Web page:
Lisa Blair sets new record
Australian sailor Lisa Blair, 32, has become the first woman ever to circumnavigate Antarctica single-handed below 45°S.
Blair, 32, a former Clipper Round the World Race watch leader, sailing instructor and adventure sailing skipper, set out from Albany in Western Australia in January 2017.
Her goal was to break Russian adventurer Fedor Konyukhov’s 2008 record for the fastest solo, unassisted and non-stop circumnavigation of Antarctica. However, she was dismasted nearly 900 miles south of South Africa on 4 April in 40+ knot winds and 7-9m seas.
Blair garnered a strong following by recounting her adventures from on board the Open 50 Climate Action Now in extensive blogs. After her dismasting she described being faced with a Hobson’s choice of having to go onto the bowsprit to clear the rigging.
‘I was kneeling frozen on the bow another rope snapped that was holding the mast above the deck. I was running out of time and I didn’t have a choice. It was go out on that bow and free the rigging or loose the boat. Losing the boat was not an option.
‘I watched for a gap in the swell and crawled out on the end of the prodder. A few seconds after I sat down we were hit by a large wave and the boat started rolling even harder. My legs were clamped so hard and I was gripping the remaining bit of railing with a death grip as I held on.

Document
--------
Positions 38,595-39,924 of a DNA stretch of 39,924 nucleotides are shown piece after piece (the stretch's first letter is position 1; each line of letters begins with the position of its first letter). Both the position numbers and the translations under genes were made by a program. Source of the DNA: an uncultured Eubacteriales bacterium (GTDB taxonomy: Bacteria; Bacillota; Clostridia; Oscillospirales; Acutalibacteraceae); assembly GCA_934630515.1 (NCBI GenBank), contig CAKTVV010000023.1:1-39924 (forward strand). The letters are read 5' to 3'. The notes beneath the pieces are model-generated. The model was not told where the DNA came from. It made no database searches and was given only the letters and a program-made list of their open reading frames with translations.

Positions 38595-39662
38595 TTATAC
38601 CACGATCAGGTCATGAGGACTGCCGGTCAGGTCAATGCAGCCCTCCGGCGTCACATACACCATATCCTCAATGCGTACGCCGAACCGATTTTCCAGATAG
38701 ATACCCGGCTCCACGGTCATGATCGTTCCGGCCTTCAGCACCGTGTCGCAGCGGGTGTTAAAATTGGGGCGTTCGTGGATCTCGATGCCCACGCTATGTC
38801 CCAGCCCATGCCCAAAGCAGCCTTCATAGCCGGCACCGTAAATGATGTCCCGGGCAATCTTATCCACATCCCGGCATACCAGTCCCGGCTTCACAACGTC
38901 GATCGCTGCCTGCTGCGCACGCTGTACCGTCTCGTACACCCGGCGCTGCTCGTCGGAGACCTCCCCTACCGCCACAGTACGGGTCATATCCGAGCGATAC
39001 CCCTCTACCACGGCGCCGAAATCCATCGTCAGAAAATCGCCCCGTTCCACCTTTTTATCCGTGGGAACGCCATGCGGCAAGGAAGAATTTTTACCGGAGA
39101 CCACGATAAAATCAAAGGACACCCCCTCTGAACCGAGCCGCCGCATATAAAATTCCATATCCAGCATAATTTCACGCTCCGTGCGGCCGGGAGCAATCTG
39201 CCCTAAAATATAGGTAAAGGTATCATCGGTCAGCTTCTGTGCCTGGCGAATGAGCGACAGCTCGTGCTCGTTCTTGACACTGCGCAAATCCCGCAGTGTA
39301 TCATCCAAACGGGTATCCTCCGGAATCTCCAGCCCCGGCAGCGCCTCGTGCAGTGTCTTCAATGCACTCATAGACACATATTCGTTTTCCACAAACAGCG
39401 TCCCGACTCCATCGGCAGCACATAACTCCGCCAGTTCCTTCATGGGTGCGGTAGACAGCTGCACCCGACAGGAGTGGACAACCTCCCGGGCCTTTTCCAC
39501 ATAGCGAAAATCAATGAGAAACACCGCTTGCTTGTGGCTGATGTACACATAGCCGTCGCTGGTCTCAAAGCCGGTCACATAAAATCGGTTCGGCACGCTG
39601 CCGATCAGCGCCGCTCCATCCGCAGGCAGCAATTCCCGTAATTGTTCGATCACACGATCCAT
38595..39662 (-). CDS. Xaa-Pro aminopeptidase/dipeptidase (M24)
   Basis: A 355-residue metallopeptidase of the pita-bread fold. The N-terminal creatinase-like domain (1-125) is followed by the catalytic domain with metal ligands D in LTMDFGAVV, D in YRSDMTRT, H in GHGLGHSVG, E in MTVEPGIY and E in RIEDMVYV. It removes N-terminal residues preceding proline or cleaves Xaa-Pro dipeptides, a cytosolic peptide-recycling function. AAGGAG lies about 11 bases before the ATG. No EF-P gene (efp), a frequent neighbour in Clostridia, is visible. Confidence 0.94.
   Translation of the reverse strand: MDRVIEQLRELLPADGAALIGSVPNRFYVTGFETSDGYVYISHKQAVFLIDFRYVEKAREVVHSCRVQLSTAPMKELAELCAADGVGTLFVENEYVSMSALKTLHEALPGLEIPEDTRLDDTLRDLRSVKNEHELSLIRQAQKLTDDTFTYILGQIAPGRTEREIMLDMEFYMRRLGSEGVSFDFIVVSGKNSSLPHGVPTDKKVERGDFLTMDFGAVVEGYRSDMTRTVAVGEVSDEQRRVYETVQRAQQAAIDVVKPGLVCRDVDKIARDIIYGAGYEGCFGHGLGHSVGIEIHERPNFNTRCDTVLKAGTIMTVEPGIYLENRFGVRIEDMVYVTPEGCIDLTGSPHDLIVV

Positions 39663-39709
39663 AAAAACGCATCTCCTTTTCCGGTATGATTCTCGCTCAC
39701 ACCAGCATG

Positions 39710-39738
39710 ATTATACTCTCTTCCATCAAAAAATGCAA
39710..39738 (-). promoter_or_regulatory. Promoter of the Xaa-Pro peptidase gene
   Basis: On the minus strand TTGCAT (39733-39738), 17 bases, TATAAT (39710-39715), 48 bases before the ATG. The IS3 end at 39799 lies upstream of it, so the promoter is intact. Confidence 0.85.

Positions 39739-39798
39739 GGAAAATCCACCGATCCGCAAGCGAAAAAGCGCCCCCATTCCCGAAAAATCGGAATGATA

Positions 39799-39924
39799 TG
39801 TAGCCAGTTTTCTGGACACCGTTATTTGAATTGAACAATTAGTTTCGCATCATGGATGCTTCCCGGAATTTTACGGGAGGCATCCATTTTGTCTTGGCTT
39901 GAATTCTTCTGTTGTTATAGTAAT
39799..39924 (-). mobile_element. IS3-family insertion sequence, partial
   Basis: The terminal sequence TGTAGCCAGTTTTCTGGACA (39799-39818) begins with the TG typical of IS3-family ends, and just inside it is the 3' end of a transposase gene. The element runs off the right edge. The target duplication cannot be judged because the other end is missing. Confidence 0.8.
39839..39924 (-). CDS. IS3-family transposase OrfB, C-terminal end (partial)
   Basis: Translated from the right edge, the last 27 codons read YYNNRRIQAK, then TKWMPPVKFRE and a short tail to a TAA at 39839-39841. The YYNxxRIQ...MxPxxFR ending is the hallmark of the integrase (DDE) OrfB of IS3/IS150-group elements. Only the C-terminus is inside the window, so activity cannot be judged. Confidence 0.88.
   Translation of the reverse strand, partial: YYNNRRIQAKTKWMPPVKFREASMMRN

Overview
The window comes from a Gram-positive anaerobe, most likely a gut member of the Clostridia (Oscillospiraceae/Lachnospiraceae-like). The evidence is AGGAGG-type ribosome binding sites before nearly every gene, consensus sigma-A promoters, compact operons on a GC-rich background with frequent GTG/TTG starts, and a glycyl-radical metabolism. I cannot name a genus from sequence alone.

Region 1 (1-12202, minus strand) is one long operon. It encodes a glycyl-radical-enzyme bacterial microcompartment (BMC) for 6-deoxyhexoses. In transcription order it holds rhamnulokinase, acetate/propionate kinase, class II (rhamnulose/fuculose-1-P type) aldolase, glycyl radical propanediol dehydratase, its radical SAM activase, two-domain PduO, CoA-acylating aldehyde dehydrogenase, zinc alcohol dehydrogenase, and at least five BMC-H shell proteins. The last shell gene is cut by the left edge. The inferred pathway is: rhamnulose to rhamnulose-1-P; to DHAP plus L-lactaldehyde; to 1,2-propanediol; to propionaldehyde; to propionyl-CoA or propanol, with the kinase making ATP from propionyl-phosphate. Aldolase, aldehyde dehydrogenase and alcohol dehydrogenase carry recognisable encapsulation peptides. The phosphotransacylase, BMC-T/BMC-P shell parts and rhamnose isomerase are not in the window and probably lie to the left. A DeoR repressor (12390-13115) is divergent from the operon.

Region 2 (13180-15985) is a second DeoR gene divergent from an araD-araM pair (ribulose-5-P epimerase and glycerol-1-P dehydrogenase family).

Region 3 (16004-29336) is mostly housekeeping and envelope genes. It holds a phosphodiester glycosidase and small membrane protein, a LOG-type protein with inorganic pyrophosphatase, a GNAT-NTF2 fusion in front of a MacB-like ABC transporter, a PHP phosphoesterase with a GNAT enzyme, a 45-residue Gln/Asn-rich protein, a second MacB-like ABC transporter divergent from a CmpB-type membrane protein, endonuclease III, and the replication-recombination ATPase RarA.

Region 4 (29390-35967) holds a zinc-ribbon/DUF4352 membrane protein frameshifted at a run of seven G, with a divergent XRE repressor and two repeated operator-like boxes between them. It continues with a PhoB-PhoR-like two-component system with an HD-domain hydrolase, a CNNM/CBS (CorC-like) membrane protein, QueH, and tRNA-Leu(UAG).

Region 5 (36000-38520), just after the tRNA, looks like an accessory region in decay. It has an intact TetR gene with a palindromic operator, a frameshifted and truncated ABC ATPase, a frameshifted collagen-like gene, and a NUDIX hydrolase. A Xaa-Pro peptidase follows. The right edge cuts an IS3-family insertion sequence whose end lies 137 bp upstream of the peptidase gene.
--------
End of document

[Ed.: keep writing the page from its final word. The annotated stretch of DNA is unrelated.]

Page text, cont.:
‘I remember looking to the left at the waves and seeing only darkness, but there was just enough difference in colour for me to just make out the waves. They were well above me, the height of your average tree.’
Having safely made it to Cape Town under engine and jury rig she spent eight weeks repairing Climate Action
Now, before resuming her voyage on 11 June. She successfully completed a full circumnavigation of Antarctica on 21 July after 104 days at sea. an autobiography, Tis all a Chequer-board.
Born in Leigh-on-sea, Essex in 1924, Deeth attended Oxford University before training as a pilot for the Royal Air Force. He flew for the RAF until 1947, then moved to India to join his father’s import-export business. It was in India where he met Ann and bought his first boat, Kelpie, which they raced successfully.
Deeth retrained as a commercial airline pilot and was hired by British West Indies Airlines. The couple moved to Antigua in 1960 and built and opened The Inn at English Harbour.
Given his passion for sailing, Peter, along with friends Desmond Nicholson and Howard Hulford, decided to start a friendly racing event to mark the end of the tourist season. This event, which Peter co-founded and chaired multiple times, became Antigua Sailing Week, which has celebrated its 50th anniversary.
Sometimes described as a ‘force of nature’, Peter did not let much stand in his way once he had set his mind to something. The world is poorer with his loss.
Full-on conditions for Lisa Blair on her Open 50